There are more than 21 variations of the colour white. The Taj Mahal is definitely one of them but which one? Is it milk white? Egg white? Or Navajo white or pearly white?
“It might sound strange to say this of an inanimate building, but every time you see the Taj, it looks different. The colour of its white marble changes throughout the day, from the waxy yellow at dawn through to the pastel blue-gray of a full moon,” a journalist wrote in the Wall Street Journal in 2006.
Even as tourists line up in long queues to glance at the ever-changing moods of the Taj, this 17th-century monument stands tarnishing. Its exterior has turned yellow like the pages of an old novel.
It is crafted entirely from the white Makrana marble, and began losing its sheen in the 1980s after the air started to become more polluted. To restore its lustre, the government has been lathering fuller’s earth – a decolourising agent – on its surface since 2008. But it has done little to prevent or delay the Taj’s paling. In some parts, the marble has developed a black cast; its rear, which faces the Yamuna, has been stained with the droppings of Chironomus calligraphus, an insect that blooms in the polluted river.
In the wake of these changes, the Supreme Court asked the Archaeological Survey of India (ASI) and an apathetic Uttar Pradesh government to make amends earlier this year. Shortly afterwards, Mahesh Sharma, the Union culture and environment minister, said that they would use a ‘scientific method’ to determine the actual colour of the Taj.
“We have original photographs of the monument that are over 100 years old and the same will be compared with pictures taken after cleaning of the monument to measure the changes,” he told the Times of India in June.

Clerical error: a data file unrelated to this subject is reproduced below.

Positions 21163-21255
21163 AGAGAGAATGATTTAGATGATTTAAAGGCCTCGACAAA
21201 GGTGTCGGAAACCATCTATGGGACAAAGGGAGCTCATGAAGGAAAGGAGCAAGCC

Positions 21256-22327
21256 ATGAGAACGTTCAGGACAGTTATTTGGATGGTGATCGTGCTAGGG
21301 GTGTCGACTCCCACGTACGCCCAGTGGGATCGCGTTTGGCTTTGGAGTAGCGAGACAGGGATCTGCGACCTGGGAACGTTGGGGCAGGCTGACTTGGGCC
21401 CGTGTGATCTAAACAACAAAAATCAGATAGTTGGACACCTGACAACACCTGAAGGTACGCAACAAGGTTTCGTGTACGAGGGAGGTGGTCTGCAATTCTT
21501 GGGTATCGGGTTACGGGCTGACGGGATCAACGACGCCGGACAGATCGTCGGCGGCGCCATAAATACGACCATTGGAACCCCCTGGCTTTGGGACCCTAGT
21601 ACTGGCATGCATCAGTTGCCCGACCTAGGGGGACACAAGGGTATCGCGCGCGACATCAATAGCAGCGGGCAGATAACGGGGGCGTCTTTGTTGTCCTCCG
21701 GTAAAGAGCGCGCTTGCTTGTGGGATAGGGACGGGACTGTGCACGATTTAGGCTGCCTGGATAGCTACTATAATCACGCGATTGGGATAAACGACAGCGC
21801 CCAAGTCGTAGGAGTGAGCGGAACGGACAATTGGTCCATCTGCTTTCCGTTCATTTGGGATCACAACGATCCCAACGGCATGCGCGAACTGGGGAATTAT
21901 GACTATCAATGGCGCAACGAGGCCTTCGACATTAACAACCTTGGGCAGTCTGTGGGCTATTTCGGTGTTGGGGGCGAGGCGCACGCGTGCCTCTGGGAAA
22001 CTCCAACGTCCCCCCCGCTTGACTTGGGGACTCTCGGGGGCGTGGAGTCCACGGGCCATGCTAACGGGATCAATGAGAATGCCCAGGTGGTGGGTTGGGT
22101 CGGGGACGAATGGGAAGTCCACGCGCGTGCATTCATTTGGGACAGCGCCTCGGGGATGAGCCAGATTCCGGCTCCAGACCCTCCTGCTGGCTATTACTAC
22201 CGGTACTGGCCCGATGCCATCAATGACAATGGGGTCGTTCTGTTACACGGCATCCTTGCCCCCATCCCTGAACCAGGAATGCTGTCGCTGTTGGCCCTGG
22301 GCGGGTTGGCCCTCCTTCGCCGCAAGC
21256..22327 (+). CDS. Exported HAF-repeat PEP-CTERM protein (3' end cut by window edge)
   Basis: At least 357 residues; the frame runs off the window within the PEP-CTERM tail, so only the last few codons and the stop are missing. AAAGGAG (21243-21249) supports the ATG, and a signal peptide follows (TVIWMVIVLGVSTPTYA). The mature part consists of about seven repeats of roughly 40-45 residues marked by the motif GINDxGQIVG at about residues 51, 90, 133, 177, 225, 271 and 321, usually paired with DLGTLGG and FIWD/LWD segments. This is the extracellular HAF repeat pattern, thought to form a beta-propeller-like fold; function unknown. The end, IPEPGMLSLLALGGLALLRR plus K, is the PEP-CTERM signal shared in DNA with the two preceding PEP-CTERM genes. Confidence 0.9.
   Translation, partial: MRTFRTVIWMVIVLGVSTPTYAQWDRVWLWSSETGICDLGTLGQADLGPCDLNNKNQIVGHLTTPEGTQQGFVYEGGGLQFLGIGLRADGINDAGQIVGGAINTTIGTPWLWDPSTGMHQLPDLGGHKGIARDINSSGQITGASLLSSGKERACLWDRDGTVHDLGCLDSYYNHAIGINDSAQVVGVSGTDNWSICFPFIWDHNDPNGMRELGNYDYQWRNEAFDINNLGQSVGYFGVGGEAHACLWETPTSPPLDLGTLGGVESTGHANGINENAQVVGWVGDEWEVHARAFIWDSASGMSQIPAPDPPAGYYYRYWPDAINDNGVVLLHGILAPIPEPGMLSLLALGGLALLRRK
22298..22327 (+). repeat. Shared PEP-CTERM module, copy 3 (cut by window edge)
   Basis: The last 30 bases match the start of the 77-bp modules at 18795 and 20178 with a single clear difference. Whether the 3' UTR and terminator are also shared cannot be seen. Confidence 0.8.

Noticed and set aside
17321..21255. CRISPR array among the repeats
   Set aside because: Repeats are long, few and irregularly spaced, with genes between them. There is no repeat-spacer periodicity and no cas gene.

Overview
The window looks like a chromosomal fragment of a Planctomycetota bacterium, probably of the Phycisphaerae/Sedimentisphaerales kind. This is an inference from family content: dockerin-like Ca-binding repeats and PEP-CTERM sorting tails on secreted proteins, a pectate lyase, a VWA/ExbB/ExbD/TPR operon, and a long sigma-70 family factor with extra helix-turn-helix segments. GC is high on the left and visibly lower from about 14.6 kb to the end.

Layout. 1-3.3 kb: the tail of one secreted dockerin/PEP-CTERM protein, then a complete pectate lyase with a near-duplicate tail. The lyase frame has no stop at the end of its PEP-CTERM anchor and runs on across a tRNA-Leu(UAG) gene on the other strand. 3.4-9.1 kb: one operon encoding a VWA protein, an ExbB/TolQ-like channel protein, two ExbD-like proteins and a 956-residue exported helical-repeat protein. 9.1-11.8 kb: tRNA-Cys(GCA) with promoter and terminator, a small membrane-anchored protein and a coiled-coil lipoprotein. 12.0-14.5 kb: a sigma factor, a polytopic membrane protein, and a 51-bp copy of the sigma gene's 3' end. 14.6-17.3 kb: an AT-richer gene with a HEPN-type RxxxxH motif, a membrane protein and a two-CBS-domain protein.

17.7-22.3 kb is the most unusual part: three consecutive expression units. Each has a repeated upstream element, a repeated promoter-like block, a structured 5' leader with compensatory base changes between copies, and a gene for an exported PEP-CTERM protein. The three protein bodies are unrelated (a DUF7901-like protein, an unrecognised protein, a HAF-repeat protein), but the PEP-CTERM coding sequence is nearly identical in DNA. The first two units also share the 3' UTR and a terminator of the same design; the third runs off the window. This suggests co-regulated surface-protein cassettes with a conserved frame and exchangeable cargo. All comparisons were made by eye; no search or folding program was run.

However, what has been forgotten is that 90% of the old Taj Mahal images are in black and white. The oldest photograph dates to 1865 while the coloured photographs belong to a much younger period, a senior ASI official confirmed.
Even if we get past the fact that the reference images show the status of the Taj 200 years after it was built, Aditya Arya, chairman and trustee of India Photo Archive Foundation, told The Wire, “It is impossible to gauge colour from black and white photographs.”
At the heart of this problem lies the way black and white cameras work. “The old black and white films could capture only the brightness of objects,” Arya explained. The silver grains in the film are light sensitive and turn different shades of grey to black depending on the intensity of light they are exposed to. The brighter the object, the darker the exposed parts of the film – and this irrespective of its colour.
“So the distinct colour of the Makrana marble would not have been captured in any of the black and white pictures,” Arya said.
The Times of India report also says Sharma and his team are going to use colour stereoscopy. This is a Victorian-era technique that can enhance the perception of depth in images. It is based on the phenomenon of binocular vision, which explains how animals use two eyes to conceive depth of vision.
Both our eyes view objects from a few centimetres apart. The brain combines the two points of view into a single image with a sense of depth.
A stereoscope works on the same principle. It lays two images captured with a slight horizontal displacement onto one another using a lens. When you peer into the device, you see a 3D replica of the object in the picture. In that sense, the stereoscope was the first primitive 3D imaging device.
After Kodak colour films were introduced about three decades ago, the stereoscope even became a means of virtual tourism. People in Europe could peek into a stereoscope and find themselves transplanted into cherry fields in Japan. The technology then trickled down to children’s’ toys. A 1990s kid would recollect peering at 3D images of cartoons by glueing their eyes to a binocular-like object. With the click of a button, the scene would change to the next image on the reel but the effect would remain, every image solid and real.